Strength and limitations
Self-reported weight and height are prone to bias , and while questionnaires can provide fairly valid estimates of known diabetes, parameters such as blood pressure, glucose, waist circumference and cholesterol need to be measured. Thus, a valid description and analysis of cardiovascular risk factors, diabetes and their relationship with obesity, on a population level must be based on a physical examination of a random sample, not only on postal questionnaires, which are a common instrument in public health research.
In the Northern Sweden MONICA study, a strict and uniform methodology has been used throughout the whole time period, from 1986 to 2009. Newer methods of analysis were adjusted after re-running older samples, and all anthropometric measurements were performed by trained staff using similar equipment and protocols. This provides a wealth of highly comparable data from an extended time period. Both internal and external validity is high, and it is possible to take common confounders such as socioeconomic status into consideration.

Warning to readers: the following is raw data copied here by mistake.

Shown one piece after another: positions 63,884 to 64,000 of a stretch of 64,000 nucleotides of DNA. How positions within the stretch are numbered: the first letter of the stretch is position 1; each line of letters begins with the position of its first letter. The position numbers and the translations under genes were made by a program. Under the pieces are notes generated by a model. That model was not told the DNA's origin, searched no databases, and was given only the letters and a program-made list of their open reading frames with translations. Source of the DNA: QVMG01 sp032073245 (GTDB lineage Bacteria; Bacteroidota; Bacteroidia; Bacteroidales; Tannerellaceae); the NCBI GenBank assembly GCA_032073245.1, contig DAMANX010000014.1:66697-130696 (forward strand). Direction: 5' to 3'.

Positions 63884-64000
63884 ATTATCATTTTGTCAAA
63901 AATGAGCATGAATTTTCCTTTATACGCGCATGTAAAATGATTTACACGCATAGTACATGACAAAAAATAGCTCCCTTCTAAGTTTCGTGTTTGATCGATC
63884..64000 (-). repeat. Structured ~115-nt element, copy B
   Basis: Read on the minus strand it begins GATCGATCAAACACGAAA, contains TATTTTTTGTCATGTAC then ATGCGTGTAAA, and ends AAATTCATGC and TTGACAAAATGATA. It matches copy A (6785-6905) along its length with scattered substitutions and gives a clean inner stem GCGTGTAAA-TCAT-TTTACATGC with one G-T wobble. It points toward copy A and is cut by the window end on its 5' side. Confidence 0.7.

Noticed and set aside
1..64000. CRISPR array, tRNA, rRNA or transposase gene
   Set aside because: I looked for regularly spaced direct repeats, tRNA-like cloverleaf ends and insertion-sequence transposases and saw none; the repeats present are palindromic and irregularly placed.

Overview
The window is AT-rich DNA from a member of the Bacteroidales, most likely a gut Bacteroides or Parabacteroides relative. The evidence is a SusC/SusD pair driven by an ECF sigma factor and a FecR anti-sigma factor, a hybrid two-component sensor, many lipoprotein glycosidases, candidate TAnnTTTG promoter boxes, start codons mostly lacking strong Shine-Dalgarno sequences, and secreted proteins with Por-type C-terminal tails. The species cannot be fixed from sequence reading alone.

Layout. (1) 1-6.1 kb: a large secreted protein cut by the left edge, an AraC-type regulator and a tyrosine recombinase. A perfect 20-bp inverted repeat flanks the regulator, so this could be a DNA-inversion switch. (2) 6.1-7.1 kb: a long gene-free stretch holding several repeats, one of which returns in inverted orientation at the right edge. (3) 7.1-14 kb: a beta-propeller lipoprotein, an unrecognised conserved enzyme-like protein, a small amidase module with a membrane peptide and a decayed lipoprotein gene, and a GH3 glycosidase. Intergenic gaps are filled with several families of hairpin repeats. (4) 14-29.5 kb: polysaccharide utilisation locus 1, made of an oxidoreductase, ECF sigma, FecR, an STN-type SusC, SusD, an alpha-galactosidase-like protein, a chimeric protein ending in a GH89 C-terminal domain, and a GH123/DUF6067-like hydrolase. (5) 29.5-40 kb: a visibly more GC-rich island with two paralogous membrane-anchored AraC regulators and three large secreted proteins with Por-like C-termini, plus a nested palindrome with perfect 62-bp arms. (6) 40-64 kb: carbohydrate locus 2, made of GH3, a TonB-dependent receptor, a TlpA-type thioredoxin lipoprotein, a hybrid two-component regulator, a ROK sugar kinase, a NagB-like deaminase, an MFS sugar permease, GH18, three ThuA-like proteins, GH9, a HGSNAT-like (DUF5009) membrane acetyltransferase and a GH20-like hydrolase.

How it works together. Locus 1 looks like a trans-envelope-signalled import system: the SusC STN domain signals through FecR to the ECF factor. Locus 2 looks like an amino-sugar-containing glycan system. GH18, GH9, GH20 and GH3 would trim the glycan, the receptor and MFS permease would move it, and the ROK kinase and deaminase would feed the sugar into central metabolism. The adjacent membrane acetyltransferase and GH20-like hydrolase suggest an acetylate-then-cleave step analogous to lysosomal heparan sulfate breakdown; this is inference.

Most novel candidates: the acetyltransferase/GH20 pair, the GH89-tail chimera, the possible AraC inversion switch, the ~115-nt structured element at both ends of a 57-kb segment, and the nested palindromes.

The major limitation of this study is a declining participation rate over the study period. This is most pronounced among the younger population and could present a problem with selection bias. Telephone interviews with the majority of the nonparticipants in the first three surveys (1986, 1990, 1994) showed that they were more likely to smoke (despite similar levels of education) and less likely to be obese or hypertensive than the participants. For the 2009 survey, nonparticipants were younger with lower education and a higher prevalence of diabetes and regular smoking. This may lead to the 2009 data painting an overly optimistic picture, as a higher prevalence of diabetes and smoking should lower the amount of metabolically healthy individuals.